Gaming, in all its forms, is alive and well going into 2016. The increasing popularity and sales of games of all sorts, but particularly boardgames, is a continuing phenomenon defying traditional models. The last three times boards did really well were during recessions. Hasbro is running ads that entice families to play a game together. This is wonderful; we have known the social value of gaming for decades.
Goodman Games continues to kick butt with their “…Crawl Classic” titles; they have a new Kickstarter kicking off any day now for a post-apocalyptic beauty called Mutant Crawl Classic; I have seen early manuscripts and it is a gem.
Asmodee and Fantasy Flight have combined, which I view to be a good thing as it will strengthen them both. Maybe we will see reprints on what would appear to be orphan titles. ‘15 saw several smaller companies fold their tents and steal away into the night, while other merged, combined or worked out co-op deals to streamline costs.
In 2015 the gaming hobby called out a serial offender on Kickstarter who has now changed his name and is again soliciting money to fulfill things he already got the money for. What a bozo; we’re not that gullible, Ken.
Iron Wind Metals, the spiritual successor of Ral Partha, had a successful KS and revived an entire line once RP’s called Chaos Wars; minis, rules for using them and an RPG adventure I wrote as a stretch goal for them that has bad-guy PC’s.
As 2015 winds down, there are three movies dealing with RPG’s in work, although two are locked in legal wrangling that has been going on seemingly forever. The whole situation stinks; movies do not belong in court suing each other. What bullshit…
Speaking of bullshit, the end of the year saw some very pointed questions being voiced concerning the long-awaited and long overdue Gygax Memorial to which so very many of us contributed. The answers I have seen have been most unsatisfactory; vague, dismissive and illusionary. Questions concerning why the website has been virtually dead since Spring, why there has been no effort to keep the public informed as to any progress or plans—none were fully or openly answered. Other questions have been raised about the legality of actions not taken by the 501-c-3; it would appear that is has been illegally run, not according to the laws and regulations of Wisconsin concerning the transparency of not-for-profits charted in that state.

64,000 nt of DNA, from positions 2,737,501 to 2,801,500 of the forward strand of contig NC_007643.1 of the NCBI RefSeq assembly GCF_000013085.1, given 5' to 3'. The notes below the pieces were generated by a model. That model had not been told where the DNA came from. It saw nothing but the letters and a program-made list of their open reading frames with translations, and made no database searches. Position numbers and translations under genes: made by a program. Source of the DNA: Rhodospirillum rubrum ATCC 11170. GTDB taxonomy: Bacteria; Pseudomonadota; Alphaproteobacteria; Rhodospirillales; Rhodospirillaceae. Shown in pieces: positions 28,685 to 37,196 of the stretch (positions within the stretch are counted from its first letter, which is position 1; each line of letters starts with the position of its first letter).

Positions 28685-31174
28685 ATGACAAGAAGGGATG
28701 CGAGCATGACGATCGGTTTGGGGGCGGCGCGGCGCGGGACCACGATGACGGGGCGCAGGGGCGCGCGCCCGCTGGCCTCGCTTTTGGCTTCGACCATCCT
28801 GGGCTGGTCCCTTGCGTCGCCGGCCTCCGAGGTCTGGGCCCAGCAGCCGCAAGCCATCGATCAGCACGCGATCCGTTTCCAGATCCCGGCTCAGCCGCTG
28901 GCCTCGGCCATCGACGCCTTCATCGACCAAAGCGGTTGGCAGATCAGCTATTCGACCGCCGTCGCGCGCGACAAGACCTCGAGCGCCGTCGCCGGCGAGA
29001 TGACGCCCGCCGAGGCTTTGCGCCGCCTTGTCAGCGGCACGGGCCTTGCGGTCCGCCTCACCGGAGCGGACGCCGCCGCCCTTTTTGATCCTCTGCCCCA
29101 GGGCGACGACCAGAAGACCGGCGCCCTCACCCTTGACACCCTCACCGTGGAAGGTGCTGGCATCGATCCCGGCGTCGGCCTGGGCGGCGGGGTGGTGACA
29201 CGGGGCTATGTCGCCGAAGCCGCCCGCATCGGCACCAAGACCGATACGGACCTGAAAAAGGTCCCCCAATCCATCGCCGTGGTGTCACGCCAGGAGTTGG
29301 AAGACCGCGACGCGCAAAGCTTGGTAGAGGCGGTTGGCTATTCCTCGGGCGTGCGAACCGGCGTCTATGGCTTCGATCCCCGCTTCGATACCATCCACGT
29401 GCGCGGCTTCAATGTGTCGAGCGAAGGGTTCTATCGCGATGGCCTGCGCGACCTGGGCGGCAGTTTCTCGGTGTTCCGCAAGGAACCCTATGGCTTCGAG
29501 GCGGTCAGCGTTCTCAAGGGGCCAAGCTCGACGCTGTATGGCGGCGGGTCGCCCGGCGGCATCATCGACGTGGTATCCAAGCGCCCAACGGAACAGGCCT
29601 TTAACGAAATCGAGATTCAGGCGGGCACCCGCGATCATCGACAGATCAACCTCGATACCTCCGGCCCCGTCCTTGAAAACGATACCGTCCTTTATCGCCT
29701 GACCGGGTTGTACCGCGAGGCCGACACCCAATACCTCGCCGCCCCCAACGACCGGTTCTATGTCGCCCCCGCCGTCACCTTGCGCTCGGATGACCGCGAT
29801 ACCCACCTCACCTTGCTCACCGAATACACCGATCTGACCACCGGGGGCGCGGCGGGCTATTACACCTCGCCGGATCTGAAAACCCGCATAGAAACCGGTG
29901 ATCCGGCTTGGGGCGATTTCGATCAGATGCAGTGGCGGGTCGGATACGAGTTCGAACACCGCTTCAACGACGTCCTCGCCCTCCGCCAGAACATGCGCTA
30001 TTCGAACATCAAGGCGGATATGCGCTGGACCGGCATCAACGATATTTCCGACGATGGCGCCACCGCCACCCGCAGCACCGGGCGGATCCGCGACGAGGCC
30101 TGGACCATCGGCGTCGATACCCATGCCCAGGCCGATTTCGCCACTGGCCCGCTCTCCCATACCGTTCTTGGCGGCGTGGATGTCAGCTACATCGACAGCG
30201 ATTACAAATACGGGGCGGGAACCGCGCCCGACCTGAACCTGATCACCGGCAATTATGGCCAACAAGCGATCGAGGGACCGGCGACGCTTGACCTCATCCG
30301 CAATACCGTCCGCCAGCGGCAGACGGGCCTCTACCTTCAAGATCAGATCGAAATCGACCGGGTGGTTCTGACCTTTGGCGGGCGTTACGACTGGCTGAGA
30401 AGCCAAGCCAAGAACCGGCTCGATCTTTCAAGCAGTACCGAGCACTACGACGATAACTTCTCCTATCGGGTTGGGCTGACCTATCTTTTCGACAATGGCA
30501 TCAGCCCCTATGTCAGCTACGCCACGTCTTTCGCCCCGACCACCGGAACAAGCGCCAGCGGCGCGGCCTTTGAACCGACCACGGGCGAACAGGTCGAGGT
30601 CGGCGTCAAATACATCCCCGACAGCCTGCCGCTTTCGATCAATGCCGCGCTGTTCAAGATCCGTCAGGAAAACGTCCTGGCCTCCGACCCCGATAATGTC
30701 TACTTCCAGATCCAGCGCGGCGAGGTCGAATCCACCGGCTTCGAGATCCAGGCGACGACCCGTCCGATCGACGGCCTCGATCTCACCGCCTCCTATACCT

One reason for the lack of action might be that Gary’s 2nd wife spent months and 10’s of thousands of dollars to steal Luke’s, Ernie’s and Alex’s surname from them, or at least the free use of their name in anything whatsoever remotely connected to games and gaming; there are dozens of areas; I saw the legal filings. This led to a fracas with Gygax Magazine, where apparently she “graciously allowed” the magazine published by two sons named Gygax. As part of a settlement with the mag and TSR Games, the parent company, she demanded that all parties to the mag and all shareholders in the company sign a thing saying we would never talk nasty about her. As I was the Contributing Editor for the mag, and a tiny stockholder in the company, I was told I had to sign. I essentially told them “that’ll be a cold day in Hell.” My name was removed; Luke and Ernie left the company.
I am baffled at the lack of perspicacity by her, thinking that I would sign away any future journalistic endeavors or rights to speak out whenever I choose about what I choose. But when I think about it a moment, it becomes less of a surprise when I consider that this is the person that pulled every one of Gary’s products off the market upon his death, as well as tried to go around and commandeer anything he had collaborated on with anyone. Speaking impersonally and objectively, anyone with the slightest hint of familiarity with history knows that upon the death of an artist or author the demand for their creations is immediately spiked. For someone seemingly out to milk every nickel out of her dead husband’s name, you’d think she would have milked that cow dry, too. Now she owns the trademark on a brand that has decreasing recognition value with each year. Right now I would speculate that a full 30% of gamers have no recognition of the name; that number increases every year. She killed his final system, the system he was proudest of. There is a lasting tribute…